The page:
First the facts…. Average teacher salaries in Henrico vary within a fairly narrow band — $44,482 for Sandston Elementary being the lowest and $51,371 at Godwin High School being the highest.

While some “poor” schools have higher average salaries than some “rich” schools, overall, there is a correlation between average pay and poverty level. Roughly speaking, teachers at schools with the fewest poor kids have annual salaries about $2,000 higher than teacher at schools with the most poor kids — a pay differential between 4% and 5% higher.

However, those numbers do not include incentive pay. In 2010 Henrico County won a five-year, $16 million federal grant to pay bonuses to teachers and administrators at schools with among the poorest student bodies in the county. That program, open only to teachers in core subjects at eight schools, pays teachers up to $8,000 annually and administrators up to $10,000 when students show superior academic performance.

Now the interpretation… Yes, a pay gap exists, so the people who focus on “disparities” can feel partially vindicated. But how significant is that pay gap? Does a differential of 4% to 5% really make a difference in the quality of teachers? Who’s to say that teachers with more seniority do a better job? One could argue that they’re more seasoned at running a classroom. But one also could argue they’re more likely to be burned out and marking time until retirement. Who knows? I don’t think we can presume anything. We need to see the research on the impact of seniority on teaching outcomes.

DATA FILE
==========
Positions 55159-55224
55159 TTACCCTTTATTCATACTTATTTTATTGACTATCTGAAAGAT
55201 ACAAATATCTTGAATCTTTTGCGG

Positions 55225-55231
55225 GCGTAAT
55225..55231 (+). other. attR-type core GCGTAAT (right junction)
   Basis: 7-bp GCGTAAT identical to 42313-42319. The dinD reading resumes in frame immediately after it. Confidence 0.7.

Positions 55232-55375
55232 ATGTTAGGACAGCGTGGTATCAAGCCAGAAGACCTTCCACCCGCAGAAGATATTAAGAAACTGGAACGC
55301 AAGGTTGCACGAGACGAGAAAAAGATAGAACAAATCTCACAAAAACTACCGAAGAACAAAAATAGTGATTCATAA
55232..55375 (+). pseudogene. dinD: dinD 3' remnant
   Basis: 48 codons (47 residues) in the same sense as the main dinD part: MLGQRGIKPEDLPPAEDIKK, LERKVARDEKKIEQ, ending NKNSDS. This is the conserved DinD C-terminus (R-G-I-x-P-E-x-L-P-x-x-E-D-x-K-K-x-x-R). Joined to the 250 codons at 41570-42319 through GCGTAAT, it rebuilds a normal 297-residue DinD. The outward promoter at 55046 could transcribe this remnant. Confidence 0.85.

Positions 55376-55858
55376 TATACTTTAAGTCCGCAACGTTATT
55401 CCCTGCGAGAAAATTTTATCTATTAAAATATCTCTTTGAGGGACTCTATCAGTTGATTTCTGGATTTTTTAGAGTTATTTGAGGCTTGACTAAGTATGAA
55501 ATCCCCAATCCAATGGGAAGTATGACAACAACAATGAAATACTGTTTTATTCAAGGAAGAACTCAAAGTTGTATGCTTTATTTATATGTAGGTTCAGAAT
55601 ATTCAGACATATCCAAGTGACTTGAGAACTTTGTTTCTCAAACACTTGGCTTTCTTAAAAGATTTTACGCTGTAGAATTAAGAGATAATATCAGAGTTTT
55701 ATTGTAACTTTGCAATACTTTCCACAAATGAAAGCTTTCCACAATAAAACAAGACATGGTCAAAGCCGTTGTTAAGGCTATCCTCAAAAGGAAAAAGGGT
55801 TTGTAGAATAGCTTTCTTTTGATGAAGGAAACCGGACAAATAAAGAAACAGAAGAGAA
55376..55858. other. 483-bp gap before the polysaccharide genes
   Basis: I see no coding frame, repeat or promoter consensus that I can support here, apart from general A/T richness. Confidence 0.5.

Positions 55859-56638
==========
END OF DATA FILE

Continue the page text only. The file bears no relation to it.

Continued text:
Thus, the argument about disparities in Henrico County cannot yet be settled conclusively. However, my sense is that a pay differential of 4% to 5% is not such a yawning gap that it can account for starkly different educational outcomes. If you want to address disparities in educational outcomes (higher test scores, higher graduation rates), there probably are more important things to worry about.

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13 responses to “About those Henrico School Disparities, Part Deux”

  1. well.. it’s not pay per se – it’s experience especially with harder-to-teach demographics.